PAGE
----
• \$\begingroup\$ @DominicvanEssen, well, to my surprise, I can. Thanks! I thought that ...<- functions need the actual <-, but after a while of thought [<- works well with =, so why not other functions like that? \$\endgroup\$
    – pajonk
    Commented Dec 22, 2022 at 8:28
4
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Raku, 18 bytes

{S:g[0+]=$/.chars}

Try it online!

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1
  • 2
    \$\begingroup\$ still annoyed this can't be .=chars \$\endgroup\$
    – Jo King
    Commented Dec 23, 2022 at 3:55
4
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Perl 5 -p, 16 bytes

s/0+/length$&/eg

Try it online!

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4
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Vim, 28 bytes

:s/0\+/\=len(submatch(0))/g Enter

Try it online!

We cannot use 0* because it matches the empty string between digits.

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2
  • \$\begingroup\$ Here's a TIO link for you. The % isn't necessary because the input "contains only digits from 0 to 9" and therefore contains no newlines. However, if your language is Vim and not V, I think you have to count the Enter keypress after the replace command (otherwise, the replacement doesn't happen), so that makes it 28 bytes. If you want to call it V instead of Vim, you can skip the newline and claim 27 bytes. \$\endgroup\$
    – DLosc
    Commented Dec 22, 2022 at 18:22
  • \$\begingroup\$ Thanks @DLosc, edited. \$\endgroup\$ Commented Dec 22, 2022 at 23:13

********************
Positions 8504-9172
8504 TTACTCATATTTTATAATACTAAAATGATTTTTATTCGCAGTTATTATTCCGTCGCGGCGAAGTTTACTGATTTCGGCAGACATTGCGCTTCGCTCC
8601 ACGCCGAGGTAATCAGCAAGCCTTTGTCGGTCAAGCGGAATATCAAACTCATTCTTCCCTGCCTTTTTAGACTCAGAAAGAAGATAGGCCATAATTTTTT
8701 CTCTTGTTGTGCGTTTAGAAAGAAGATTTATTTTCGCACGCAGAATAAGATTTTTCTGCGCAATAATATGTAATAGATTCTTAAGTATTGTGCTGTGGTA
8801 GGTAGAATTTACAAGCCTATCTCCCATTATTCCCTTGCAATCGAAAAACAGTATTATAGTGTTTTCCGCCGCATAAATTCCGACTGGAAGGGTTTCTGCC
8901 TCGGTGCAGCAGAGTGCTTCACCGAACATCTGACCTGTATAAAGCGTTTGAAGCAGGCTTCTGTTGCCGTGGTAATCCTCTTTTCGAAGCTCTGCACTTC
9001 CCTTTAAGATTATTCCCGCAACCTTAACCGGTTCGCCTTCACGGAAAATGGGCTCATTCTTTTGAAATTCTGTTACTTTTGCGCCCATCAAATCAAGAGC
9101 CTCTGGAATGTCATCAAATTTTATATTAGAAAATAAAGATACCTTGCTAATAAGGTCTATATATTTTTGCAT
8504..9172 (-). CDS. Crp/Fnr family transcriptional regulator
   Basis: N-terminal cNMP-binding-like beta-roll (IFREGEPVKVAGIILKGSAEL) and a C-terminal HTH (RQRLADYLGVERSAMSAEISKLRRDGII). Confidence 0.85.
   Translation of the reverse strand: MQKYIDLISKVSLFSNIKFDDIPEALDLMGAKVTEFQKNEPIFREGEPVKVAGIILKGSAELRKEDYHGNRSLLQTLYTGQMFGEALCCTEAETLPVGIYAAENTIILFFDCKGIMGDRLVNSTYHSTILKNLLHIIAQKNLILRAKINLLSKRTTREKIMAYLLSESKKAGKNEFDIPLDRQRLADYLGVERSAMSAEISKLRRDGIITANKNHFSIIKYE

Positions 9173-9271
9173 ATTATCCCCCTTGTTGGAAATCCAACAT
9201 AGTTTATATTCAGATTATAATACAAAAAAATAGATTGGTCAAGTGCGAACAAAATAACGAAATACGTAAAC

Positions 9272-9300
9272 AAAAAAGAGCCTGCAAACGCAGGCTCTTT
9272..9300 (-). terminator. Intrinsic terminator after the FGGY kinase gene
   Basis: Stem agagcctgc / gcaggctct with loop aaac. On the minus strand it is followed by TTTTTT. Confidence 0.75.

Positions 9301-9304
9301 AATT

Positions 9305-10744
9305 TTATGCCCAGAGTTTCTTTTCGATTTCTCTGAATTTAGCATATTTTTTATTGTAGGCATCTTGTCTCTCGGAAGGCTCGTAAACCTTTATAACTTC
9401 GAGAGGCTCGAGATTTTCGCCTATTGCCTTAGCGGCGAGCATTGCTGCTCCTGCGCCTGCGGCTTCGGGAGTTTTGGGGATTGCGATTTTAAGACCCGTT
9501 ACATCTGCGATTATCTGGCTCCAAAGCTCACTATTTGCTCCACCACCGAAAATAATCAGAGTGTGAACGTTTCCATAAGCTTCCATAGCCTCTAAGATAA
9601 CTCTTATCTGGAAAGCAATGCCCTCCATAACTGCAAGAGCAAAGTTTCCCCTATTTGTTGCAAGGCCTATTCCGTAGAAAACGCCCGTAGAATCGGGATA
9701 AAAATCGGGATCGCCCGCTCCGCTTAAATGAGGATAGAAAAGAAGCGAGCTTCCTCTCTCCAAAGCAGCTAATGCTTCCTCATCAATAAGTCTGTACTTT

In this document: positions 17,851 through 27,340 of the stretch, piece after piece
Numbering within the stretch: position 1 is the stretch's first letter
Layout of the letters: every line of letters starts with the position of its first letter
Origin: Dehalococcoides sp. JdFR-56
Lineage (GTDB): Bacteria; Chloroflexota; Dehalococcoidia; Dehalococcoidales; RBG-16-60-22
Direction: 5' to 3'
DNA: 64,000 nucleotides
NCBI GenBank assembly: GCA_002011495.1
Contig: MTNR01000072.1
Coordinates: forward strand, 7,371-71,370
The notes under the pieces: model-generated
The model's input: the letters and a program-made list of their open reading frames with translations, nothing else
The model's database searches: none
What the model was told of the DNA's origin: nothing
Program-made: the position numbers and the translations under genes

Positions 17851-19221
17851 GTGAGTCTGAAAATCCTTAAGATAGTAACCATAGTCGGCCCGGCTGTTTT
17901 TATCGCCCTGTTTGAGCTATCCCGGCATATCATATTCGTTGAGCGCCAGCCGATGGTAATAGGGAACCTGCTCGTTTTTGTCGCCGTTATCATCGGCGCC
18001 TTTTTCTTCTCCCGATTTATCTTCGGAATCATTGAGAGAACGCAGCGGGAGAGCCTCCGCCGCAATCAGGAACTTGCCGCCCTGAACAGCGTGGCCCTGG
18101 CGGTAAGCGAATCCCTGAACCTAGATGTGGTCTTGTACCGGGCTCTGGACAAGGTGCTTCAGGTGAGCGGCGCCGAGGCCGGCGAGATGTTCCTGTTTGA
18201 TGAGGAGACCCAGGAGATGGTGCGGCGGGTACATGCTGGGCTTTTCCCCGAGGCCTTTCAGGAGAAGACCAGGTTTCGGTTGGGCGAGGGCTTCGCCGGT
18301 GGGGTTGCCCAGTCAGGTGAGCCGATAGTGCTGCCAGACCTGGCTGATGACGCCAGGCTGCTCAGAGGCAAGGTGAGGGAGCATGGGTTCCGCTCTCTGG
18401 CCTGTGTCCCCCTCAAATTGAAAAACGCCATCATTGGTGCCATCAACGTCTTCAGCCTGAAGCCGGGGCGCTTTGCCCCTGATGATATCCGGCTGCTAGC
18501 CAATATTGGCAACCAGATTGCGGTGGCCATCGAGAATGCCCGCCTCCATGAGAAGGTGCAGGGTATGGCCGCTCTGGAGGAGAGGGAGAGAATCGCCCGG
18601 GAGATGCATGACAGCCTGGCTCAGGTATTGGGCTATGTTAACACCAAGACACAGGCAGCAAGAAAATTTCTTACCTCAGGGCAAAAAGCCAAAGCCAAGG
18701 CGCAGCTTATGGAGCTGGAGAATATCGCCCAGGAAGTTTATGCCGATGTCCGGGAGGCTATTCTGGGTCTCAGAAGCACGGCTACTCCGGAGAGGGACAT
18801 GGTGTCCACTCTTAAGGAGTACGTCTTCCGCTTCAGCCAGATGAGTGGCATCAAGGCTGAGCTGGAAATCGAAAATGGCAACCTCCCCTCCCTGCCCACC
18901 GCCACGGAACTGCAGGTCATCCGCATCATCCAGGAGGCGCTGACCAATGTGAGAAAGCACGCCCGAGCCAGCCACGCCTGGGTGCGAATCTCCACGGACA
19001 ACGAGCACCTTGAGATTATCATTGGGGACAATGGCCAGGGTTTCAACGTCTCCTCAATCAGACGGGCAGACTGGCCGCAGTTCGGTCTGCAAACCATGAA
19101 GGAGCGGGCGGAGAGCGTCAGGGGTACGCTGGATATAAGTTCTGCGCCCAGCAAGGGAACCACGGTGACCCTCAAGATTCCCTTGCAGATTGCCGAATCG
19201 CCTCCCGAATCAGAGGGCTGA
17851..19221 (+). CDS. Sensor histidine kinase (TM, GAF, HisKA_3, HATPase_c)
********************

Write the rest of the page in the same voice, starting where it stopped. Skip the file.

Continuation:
3
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Retina 0.8.2, 8 bytes

(0+)
$.1

Try it online!

How it works

Match runs of zeros (0+), capture each match in a group (( )), replace it with the length of the most recent capture ($.1).

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2
  • \$\begingroup\$ Oh, I see you had already posted your answer while I was writing mine. Sorry to outgolf you like that. \$\endgroup\$
    – Neil
    Commented Dec 21, 2022 at 13:49
  • \$\begingroup\$ @Neil No problem at all, and great answer! \$\endgroup\$
    – Luis Mendo
    Commented Dec 21, 2022 at 14:13
3
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><>, 28 bytes

0i:"0"=?v{:?n}ol?!
~1+00.  >

Try it online!

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3
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Ruby, 16 bytes

gsub /0+/,&:size

Attempt This Online!

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3
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Python, 62 57 bytes

lambda n:re.sub("0+",lambda s:str(len(s[0])),n)
import re

Attempt This Online!

-5 bytes thanks to @xnor

Regex solution, port of @mathcat's Pip answer

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1
  • 2
    \$\begingroup\$ I think you can do s[0] in place of s.group() \$\endgroup\$
    – xnor
    Commented Dec 22, 2022 at 0:25
3
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Bash - 181 158 chars